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Vietnam Arrests Human Rights Attorneys, Dissident Priest

by Jeff M. Sellers

3/9/07 Vietnam (Compass Direct News) – The arrest in Hanoi on Tuesday (March 6) of human rights defender Nguyen Van Dai, an elder in his Christian & Missionary Alliance Church , along with the arrest last month of former prisoner of conscience Father Nguyen Van Ly, has cast into question Vietnam ’s claims of progress in religious freedom.

Steps in that progress led to the U.S. State Department removing Vietnam as a “Country of Particular Concern” (CPC) in mid-November 2006.

Dai, fellow human rights attorney Le Thi Cong Nhan (also arrested on Tuesday), and Fr. Ly are charged with “propagating against” and “defaming” the government, according to Christian legal organization Advocates International (AI). Conviction of this charge under Article 88 of the criminal code carries a jail term of three to 12 years, with 20-year sentences for “particularly serious crimes.”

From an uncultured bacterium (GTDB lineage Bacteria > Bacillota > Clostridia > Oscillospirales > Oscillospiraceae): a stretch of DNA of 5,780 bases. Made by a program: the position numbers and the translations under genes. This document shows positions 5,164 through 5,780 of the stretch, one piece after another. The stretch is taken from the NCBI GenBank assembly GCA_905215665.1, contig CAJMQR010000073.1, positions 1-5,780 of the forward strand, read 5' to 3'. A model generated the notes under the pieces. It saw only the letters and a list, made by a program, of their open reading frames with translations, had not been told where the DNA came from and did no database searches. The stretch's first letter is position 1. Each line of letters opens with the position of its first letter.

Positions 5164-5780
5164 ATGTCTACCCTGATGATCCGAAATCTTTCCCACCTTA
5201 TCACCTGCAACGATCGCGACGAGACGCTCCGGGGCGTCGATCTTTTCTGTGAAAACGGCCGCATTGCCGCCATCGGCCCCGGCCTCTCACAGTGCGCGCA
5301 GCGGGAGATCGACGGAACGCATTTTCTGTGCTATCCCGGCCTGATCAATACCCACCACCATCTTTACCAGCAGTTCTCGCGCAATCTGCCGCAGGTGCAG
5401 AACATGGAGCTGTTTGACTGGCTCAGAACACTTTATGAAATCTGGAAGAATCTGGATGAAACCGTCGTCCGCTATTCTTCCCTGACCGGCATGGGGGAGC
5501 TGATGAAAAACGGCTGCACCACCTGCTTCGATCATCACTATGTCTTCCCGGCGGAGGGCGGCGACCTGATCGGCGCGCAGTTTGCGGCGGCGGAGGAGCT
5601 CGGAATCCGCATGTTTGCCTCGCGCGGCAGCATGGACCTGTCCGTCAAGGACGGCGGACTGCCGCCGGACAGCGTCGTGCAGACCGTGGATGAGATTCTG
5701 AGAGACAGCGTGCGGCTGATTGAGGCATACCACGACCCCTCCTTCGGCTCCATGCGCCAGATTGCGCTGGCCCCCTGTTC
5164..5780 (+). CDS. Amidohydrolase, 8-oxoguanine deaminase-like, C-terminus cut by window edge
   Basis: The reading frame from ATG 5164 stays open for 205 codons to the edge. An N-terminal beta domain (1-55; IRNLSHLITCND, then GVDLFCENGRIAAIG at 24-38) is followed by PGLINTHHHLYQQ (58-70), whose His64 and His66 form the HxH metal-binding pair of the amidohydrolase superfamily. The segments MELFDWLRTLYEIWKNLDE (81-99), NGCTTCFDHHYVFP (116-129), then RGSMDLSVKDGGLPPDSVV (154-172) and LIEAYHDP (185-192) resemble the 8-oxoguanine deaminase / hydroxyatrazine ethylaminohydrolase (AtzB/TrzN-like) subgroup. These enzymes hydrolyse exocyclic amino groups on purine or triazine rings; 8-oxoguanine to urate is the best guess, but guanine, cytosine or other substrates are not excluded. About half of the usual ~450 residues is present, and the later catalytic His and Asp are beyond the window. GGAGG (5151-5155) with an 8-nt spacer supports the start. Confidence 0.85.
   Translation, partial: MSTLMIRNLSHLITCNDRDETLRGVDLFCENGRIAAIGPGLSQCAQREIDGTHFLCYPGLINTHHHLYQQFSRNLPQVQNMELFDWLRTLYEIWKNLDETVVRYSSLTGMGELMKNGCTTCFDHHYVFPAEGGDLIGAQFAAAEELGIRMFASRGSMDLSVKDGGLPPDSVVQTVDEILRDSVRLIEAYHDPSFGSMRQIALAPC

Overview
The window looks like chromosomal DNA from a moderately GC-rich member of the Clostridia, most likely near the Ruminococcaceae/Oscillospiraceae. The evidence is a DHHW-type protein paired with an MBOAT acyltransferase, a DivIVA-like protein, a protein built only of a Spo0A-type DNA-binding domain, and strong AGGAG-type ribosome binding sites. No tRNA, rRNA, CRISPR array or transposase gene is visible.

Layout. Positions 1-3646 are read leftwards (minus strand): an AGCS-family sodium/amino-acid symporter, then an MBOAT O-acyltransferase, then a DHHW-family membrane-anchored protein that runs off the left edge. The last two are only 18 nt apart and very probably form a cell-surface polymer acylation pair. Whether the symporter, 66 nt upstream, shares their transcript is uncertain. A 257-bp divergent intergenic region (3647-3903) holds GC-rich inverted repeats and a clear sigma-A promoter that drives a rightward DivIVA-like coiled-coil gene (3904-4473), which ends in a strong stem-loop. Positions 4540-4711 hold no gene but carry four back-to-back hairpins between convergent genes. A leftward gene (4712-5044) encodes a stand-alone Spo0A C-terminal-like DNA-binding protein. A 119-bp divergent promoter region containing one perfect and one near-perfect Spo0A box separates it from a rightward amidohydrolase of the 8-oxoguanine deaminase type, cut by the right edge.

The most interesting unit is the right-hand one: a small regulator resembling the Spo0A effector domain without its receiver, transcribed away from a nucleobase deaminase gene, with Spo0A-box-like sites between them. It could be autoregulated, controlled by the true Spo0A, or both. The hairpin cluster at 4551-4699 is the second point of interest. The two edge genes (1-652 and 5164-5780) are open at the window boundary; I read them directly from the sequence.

According to AI’s Asia group, state-run Vietnam TV this week said that police searched the homes of Dai and Nhan and the two were arrested, with police confiscating “many documents with the content of propaganda against the state of Vietnam, and many religious documents that were about to be provided to foreign sources.”

The 37-year-old Dai has participated in AI’s global gatherings in 2000 and in 2004, as well as in various Asia convocations, according to a statement from AI’s Sam Ericsson.

“He has been a brave, gracious, and tactful advocate for human rights, religious freedom and democracy,” Ericsson said.

Dai has defended imprisoned cyber-dissidents and regularly posted pro-democracy essays online, according to human rights organizations. His arrest marks the first time in AI’s 16-year history that an attorney within its global network has been jailed, Ericcson said in the statement.

The World Evangelical Alliance’s (WEA) Religious Liberty Commission said in a statement that Dai was being persecuted for his work as an advocate for religious liberty.